Gatsby has built-in support for loading environment variables into the browser and Functions. Loading environment variables into Node.js requires a small code snippet.

In development, Gatsby will load environment variables from a file named .env.development. For builds, it will load from .env.production.

A .env file could look like:

To load these into Node.js, add the following code snippet to the top of your gatsby-config.js file:

This loads process.env.GATSBY_API_URL and process.env.API_KEY for use in gatsby-*.js files and functions.

For example, when configuring a plugin in gatsby-config.js:

Accessing Environment Variables in the browser.

By default, environment variables are only available in Node.js code and are not available in the browser as some variables should be kept secret and not exposed to anyone visiting the site.

To expose a variable in the browser, you must preface its name with GATSBY_. So GATSBY_API_URL will be available in browser code but API_KEY will not.

Variables are set when JavaScript is compiled so when the development server is started or you build your site.

Add .env* files to .gitignore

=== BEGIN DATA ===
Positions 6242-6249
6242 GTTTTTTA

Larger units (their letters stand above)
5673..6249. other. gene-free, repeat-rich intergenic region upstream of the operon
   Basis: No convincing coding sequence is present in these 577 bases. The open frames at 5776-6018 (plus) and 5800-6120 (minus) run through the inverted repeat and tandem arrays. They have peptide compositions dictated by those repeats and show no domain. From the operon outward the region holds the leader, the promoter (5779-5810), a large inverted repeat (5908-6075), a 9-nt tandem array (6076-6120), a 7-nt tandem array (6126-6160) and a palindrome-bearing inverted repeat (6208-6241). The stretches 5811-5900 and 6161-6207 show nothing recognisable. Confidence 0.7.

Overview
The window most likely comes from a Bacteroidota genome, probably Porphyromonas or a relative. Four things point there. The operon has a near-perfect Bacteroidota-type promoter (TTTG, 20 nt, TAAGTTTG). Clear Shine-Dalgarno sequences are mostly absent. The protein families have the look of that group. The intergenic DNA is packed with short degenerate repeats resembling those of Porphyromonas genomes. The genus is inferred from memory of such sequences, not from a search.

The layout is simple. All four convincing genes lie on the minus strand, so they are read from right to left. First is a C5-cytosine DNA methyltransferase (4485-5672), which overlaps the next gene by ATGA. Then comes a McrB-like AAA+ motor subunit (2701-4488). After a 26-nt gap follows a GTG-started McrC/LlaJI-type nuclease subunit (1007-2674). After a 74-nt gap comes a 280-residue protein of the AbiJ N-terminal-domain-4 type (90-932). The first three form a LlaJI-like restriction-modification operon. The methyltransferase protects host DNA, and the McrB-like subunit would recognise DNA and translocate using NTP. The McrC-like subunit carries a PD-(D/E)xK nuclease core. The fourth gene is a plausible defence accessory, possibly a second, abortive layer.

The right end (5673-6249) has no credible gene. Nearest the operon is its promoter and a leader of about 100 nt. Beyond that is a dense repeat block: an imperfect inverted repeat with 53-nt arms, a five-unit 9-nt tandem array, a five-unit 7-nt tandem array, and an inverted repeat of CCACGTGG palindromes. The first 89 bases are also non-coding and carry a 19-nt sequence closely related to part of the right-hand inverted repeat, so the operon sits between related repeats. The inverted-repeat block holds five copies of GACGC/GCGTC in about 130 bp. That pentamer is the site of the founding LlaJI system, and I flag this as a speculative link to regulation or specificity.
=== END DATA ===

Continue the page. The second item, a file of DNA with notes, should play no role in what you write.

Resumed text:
Environment variable files should not be committed to Git as they often contain secrets which are not safe to add to Git. Instead, add .env.* to your .gitignore file and setup the environment variables manually on Gatsby Cloud and locally.

Environment variables on Gatsby Cloud

In Gatsby Cloud you can configure environment variables in each site’s “Site Settings”.

Additional Environments (Staging, Test, etc.)

You can create additional environments beyond development and production through customizing dotenv’s path configuration. E.g. to add a staging environment you could run the Gatsby build command like:

STAGING=true gatsby build

and then in your gatsby-config.js file:

Reserved Environment Variables:

You can not override certain environment variables that are used internally:


Gatsby also allows you to specify another environment variable when running the local development server (e.g. npm run develop):


This allows you to refresh your sourced content. See Refreshing Content.

Gatsby detects an optimal level of CPU cores to use during gatsby build based on the OS reported number of physical CPUs. For builds that are run in virtual environments, you may need to adjust the number of worker parallelism with the GATSBY_CPU_COUNT environment variable. See Multi-core builds.